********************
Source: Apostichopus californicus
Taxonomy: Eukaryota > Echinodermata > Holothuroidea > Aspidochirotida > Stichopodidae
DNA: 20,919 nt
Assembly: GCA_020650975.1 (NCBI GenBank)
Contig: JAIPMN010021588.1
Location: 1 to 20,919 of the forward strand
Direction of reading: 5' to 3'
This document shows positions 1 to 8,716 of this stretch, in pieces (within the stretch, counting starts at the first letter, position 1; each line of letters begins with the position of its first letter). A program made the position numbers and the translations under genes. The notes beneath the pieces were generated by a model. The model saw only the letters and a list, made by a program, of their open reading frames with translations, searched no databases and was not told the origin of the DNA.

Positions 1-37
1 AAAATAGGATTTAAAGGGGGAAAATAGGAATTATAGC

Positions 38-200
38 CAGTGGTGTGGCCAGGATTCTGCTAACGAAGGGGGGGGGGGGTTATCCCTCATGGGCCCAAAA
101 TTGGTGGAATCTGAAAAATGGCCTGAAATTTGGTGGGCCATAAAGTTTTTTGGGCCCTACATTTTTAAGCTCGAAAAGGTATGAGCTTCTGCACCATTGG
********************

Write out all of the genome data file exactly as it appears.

Source: Apostichopus californicus
Taxonomy: Eukaryota > Echinodermata > Holothuroidea > Aspidochirotida > Stichopodidae
DNA: 20,919 nt
Assembly: GCA_020650975.1 (NCBI GenBank)
Contig: JAIPMN010021588.1
Location: 1 to 20,919 of the forward strand
Direction of reading: 5' to 3'
This document shows positions 1 to 8,716 of this stretch, in pieces (within the stretch, counting starts at the first letter, position 1; each line of letters begins with the position of its first letter). A program made the position numbers and the translations under genes. The notes beneath the pieces were generated by a model. The model saw only the letters and a list, made by a program, of their open reading frames with translations, searched no databases and was not told the origin of the DNA.

Positions 1-37
1 AAAATAGGATTTAAAGGGGGAAAATAGGAATTATAGC

Positions 38-200
38 CAGTGGTGTGGCCAGGATTCTGCTAACGAAGGGGGGGGGGGGTTATCCCTCATGGGCCCAAAA
101 TTGGTGGAATCTGAAAAATGGCCTGAAATTTGGTGGGCCATAAAGTTTTTTGGGCCCTACATTTTTAAGCTCGAAAAGGTATGAGCTTCTGCACCATTGG